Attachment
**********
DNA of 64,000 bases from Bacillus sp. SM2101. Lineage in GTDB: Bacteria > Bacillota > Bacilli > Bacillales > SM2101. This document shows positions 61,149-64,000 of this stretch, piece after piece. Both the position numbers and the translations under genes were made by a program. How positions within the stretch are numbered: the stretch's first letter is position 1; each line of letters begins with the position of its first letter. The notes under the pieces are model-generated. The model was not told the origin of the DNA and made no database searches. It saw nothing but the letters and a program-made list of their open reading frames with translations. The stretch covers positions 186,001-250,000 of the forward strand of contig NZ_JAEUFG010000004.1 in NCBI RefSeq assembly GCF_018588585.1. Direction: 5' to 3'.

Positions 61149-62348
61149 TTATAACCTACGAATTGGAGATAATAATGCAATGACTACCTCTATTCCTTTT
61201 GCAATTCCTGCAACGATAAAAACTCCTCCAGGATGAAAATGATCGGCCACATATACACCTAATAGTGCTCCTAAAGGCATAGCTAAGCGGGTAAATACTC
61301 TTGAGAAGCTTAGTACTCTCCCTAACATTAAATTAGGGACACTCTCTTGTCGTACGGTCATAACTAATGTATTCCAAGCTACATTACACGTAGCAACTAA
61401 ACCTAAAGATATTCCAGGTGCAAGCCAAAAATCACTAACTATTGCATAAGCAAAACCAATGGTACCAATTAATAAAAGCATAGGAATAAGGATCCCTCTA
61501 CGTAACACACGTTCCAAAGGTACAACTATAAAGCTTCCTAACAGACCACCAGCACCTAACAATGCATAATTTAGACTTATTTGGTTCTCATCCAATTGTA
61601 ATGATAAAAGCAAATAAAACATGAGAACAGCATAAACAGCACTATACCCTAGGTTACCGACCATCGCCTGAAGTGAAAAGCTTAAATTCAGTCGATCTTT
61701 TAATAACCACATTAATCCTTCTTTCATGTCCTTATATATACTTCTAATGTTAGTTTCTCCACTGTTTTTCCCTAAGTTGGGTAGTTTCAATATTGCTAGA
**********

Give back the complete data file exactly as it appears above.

DNA of 64,000 bases from Bacillus sp. SM2101. Lineage in GTDB: Bacteria > Bacillota > Bacilli > Bacillales > SM2101. This document shows positions 61,149-64,000 of this stretch, piece after piece. Both the position numbers and the translations under genes were made by a program. How positions within the stretch are numbered: the stretch's first letter is position 1; each line of letters begins with the position of its first letter. The notes under the pieces are model-generated. The model was not told the origin of the DNA and made no database searches. It saw nothing but the letters and a program-made list of their open reading frames with translations. The stretch covers positions 186,001-250,000 of the forward strand of contig NZ_JAEUFG010000004.1 in NCBI RefSeq assembly GCF_018588585.1. Direction: 5' to 3'.

Positions 61149-62348
61149 TTATAACCTACGAATTGGAGATAATAATGCAATGACTACCTCTATTCCTTTT
61201 GCAATTCCTGCAACGATAAAAACTCCTCCAGGATGAAAATGATCGGCCACATATACACCTAATAGTGCTCCTAAAGGCATAGCTAAGCGGGTAAATACTC
61301 TTGAGAAGCTTAGTACTCTCCCTAACATTAAATTAGGGACACTCTCTTGTCGTACGGTCATAACTAATGTATTCCAAGCTACATTACACGTAGCAACTAA
61401 ACCTAAAGATATTCCAGGTGCAAGCCAAAAATCACTAACTATTGCATAAGCAAAACCAATGGTACCAATTAATAAAAGCATAGGAATAAGGATCCCTCTA
61501 CGTAACACACGTTCCAAAGGTACAACTATAAAGCTTCCTAACAGACCACCAGCACCTAACAATGCATAATTTAGACTTATTTGGTTCTCATCCAATTGTA
61601 ATGATAAAAGCAAATAAAACATGAGAACAGCATAAACAGCACTATACCCTAGGTTACCGACCATCGCCTGAAGTGAAAAGCTTAAATTCAGTCGATCTTT
61701 TAATAACCACATTAATCCTTCTTTCATGTCCTTATATATACTTCTAATGTTAGTTTCTCCACTGTTTTTCCCTAAGTTGGGTAGTTTCAATATTGCTAGA